Seven surprising things from Walmart’s Q2

While the dust continues to settle from Walmart’s disappointing showing in the second quarter, it is worth noting positive developments and intriguing initiatives in key areas that got lost in the shuffle.

These positive developments, which indicate longer term opportunity, tend to get lost in the crush of media coverage around Walmart’s financial results. The company’s status as an economic bellwether ensures that its performance is followed as closely by the market as any number of other indicators so the immediate focus on sales and profit difficulties is understandable. However, the transcript of senior executive-prepared remarks featured some noteworthy developments, including the following:

The most startling revelation during a quarter in which same store sales at U.S. stores declined 0.3% following a first quarter decline of 1.6% was the strength of the company’s  apparel and home business. Those categories delivered low single digit positive same store sales growth that Wal-Mart Stores, Inc., president and CEO Mike Duke characterized as, “very good.” When was the last time anyone at Walmart was able to say that about apparel and home?

The “Fresh-Over” marketing campaign worked. Walmart touted improved produce quality during the quarter and shoppers responded, causing comps to rise in the mid-single digits and accelerating to high single digits in July. Walmart shoppers apparently bought beer and other alcoholic beverages with their fruits and vegetables as the adult beverage category produced a high single-digit comp. 

Self-checkout is expanding quickly and providing Walmart a way to upgrade the store experience. The company said it added 1,400 self-checkout lanes during the quarter, utilization is growing at 4% and more installations are coming in the third quarter.

Small formats are working well. Don’t be surprised come October 15 when Walmart hosts a meeting for analysts if the company doesn’t expand Neighborhood Market and Walmart Express more rapidly. Walmart opened more Neighborhood Market stores in the second quarter than at any time in the format’s 15-year history, including 12 stores on a single day. A total of 35 small stores opened during the quarter. Same-store sales growth is said to be solid at Neighborhood Market and that is also true as the smaller and newer Walmart Express stores, which produced a double-digit comp.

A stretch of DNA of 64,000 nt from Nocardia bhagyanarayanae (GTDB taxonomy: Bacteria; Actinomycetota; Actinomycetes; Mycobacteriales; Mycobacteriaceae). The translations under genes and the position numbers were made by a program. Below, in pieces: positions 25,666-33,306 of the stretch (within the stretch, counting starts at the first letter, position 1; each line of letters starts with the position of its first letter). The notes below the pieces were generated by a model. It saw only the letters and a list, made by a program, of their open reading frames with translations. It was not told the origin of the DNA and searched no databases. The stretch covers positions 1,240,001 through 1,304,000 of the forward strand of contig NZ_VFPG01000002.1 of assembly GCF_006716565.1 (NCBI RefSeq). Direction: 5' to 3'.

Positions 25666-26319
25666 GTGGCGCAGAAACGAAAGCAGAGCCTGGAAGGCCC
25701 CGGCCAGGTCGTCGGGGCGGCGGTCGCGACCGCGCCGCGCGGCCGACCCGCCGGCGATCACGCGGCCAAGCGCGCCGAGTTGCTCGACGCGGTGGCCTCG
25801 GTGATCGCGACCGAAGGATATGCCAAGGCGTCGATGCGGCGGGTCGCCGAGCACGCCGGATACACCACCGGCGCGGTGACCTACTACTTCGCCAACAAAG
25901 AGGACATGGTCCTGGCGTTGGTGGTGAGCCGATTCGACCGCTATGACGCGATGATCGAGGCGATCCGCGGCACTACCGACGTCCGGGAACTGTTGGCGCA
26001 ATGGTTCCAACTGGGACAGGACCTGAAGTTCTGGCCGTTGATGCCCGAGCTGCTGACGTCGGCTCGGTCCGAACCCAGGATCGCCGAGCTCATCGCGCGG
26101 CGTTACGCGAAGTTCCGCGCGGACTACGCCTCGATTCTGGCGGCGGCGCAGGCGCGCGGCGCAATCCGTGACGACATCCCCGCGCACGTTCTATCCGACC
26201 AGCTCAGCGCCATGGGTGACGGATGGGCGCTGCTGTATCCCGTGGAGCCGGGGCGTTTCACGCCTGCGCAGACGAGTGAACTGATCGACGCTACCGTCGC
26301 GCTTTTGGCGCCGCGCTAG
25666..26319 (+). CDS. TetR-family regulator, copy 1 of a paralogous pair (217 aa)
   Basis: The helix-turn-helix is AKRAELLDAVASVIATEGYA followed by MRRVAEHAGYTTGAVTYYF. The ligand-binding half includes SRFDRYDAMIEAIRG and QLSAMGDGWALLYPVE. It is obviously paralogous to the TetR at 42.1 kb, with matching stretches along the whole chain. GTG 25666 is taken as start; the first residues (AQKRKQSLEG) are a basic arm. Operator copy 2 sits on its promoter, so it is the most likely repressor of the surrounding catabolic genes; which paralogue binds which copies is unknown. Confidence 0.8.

Walmart doesn’t break out e-commerce sales, but did say they grew more than 30% during the first two quarters. The growth was led by the performance of a grocery delivery company it owns in China called Yihaodian and an e-commerce business in Brazil that grew 50%. Watch out, Amazon. If Walmart can apply the lessons learned in China to U.S. operations and begin pulling orders from stores, it could broaden its appeal to U.S. shoppers who live to save money but don’t want to frequent a supercenter. Walmart is already shipping orders of other merchandise categories directly from stores and the capability is gaining momentum.

Sam’s Club was the best performing division and produced a comp increase of 1.7% that was within its guidance range thanks to an “instant saving” coupon initiative. During the third quarter Sam’s plans to open 13 clubs — which hasn’t happened in a very long time.

On the e-commerce front, Walmart.com said it hired a Google-like 200 employees at its San Bruno, Calif., headquarters. “People in Silicon Valley are excited to come to Walmart,” said Walmart global e-commerce president and CEO Neil Ashe. The digital division also made four acquisitions of curious-sounding companies such as Tasty Labs, OneOps, Inkiru and Torbit. During the second half of the year, Walmart.com expects to double its product offering after doing so in the first half of the year as well.